Resisting the attachment of monetary value to art, Lena Tan creates cards that can only be traded for other art cards while opening a non-judgmental space for expression.
Tan’s exhibition this October, Micromeditations: Artist Trading Cards, invites people to come and trade cards of art. At the talk, she will explain what an Artist Trading Card (ATC) is, why people make ATCs, the philosophy behind these cards and what her art exhibition is about.
ATCs are the size of a sports trading card: the card is two and a half by three and a half inches.“When you make a card, you would basically make a design or some collage. […] And then you sign the back of it and that’s what an ATC is,” Tan explains.
The concept of ATCs
ATCs are created for the purpose of trading art with others. For Tan, ATCs represent a movement that compels people to question art and who an artist is.
Tan expands the philosophy more extensively. “The ATC philosophy says anybody can just express themselves through art [and] make use of any techniques they want, any sort of materials and they don’t recognize any rules that are set by somebody, somewhere,” she says. “And so anybody can think of themselves as artists and anyone can just make art.”
Tan also notes that the trading cards are not for sale but free for everyone to trade because, according to the philosophy of ATC, art should not be treated as a commodity nor should it have to conform to the hierarchy and standards of the art establishment. ATCs create an open a space for expression: making them does not require special skills or materials, they are not critiqued or judged. In other words, anyone can make these trading cards, says Tan.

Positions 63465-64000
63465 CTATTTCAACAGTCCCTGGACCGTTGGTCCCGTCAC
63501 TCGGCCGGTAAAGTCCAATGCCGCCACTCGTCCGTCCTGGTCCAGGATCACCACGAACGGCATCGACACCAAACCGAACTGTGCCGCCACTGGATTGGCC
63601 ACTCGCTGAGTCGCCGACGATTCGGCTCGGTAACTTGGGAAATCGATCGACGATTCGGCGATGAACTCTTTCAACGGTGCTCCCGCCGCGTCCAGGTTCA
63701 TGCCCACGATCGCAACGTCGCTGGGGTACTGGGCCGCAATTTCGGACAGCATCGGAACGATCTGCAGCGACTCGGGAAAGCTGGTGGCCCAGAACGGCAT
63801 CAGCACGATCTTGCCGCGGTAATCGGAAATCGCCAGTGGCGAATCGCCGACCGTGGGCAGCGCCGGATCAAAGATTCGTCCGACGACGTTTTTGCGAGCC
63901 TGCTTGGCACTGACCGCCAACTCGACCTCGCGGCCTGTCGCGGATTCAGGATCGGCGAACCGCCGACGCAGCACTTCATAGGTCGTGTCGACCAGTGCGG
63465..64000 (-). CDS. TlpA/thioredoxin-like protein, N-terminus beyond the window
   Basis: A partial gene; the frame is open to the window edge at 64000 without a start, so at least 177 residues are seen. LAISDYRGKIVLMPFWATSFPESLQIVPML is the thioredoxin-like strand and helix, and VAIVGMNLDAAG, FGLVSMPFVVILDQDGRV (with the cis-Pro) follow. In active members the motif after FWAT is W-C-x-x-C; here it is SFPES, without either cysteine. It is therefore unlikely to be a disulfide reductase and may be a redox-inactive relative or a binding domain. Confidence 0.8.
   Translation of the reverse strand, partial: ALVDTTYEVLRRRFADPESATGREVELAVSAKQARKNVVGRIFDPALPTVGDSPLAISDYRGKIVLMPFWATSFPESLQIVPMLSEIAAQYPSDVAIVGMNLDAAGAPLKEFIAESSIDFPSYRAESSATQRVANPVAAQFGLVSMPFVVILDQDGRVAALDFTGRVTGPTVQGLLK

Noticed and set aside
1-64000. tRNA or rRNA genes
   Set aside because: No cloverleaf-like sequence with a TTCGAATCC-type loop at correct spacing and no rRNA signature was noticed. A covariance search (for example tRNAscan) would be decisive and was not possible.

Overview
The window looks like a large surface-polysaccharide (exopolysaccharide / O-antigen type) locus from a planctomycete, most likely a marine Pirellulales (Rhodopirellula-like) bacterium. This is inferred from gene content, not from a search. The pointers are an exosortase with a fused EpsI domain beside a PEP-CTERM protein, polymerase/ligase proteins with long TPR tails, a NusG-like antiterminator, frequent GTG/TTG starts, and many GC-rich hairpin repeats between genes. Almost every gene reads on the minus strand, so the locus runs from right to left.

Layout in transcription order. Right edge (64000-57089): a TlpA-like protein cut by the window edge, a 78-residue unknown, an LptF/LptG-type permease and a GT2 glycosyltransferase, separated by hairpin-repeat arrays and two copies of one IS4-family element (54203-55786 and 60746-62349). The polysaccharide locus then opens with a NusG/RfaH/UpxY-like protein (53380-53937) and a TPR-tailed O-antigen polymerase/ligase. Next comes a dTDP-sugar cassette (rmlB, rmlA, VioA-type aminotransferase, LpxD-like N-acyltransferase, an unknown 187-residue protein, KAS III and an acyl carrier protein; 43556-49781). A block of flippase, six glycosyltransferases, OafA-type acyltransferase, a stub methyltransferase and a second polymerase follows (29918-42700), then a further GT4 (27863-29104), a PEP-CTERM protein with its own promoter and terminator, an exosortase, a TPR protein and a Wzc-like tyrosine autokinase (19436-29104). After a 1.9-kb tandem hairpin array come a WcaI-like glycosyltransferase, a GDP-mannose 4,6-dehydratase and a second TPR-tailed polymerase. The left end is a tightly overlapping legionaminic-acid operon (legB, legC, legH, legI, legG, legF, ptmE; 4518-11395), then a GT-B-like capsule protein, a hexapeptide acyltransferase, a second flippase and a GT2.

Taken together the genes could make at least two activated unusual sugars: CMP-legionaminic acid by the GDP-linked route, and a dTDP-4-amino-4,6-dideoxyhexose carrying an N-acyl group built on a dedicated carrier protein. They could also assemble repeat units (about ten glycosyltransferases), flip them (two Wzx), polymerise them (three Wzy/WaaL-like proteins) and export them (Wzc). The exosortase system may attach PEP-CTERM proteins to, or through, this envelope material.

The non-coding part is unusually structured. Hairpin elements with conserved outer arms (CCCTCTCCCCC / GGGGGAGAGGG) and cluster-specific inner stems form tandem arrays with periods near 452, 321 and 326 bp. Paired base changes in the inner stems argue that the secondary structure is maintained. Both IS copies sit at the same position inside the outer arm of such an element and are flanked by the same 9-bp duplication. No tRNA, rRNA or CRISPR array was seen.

The artist also feels art’s value should not be solely based on a price tag.
“The validity of an artwork is not defined by the price in the marketplace. Art has an intrinsic value in that somebody [made the] art – that’s why [ATCs are] traded and not sold,” says Tan.
Opening art to all
Tan believes that everyone’s art is equal. “Because [ATCs] are traded one for one, we don’t recognize one person’s art as more valuable than another person’s art. So you give one card, you get one card back, no matter who you are,” she says.
For Tan, ATCs provide an avenue for a spontaneous expression of her world view, which includes the social, political and environmental, and also for enjoying the work of other creatives. She hopes to share this the inclusive world of ATCs with those who come to her talk.
“I would like to encourage anyone to come. If there’s children, it would be great. I think children make really nice cards”, says Tan. Art materials will be provided during the event.
Tan hopes that everyone will make their own cards during the event and have a card to trade.
Micromeditations: Artist Trading Cards will be featured at the Britannia Art Gallery (Vancouver Library, Britannia Branch) throughout October. Tan will also be delivering a talk at the same location on Oct. 25, 7pm.
For specific exhibition dates and times, visit www.vpl.bibliocommons.com/events
Lena’s website: www.electronicserendipity.com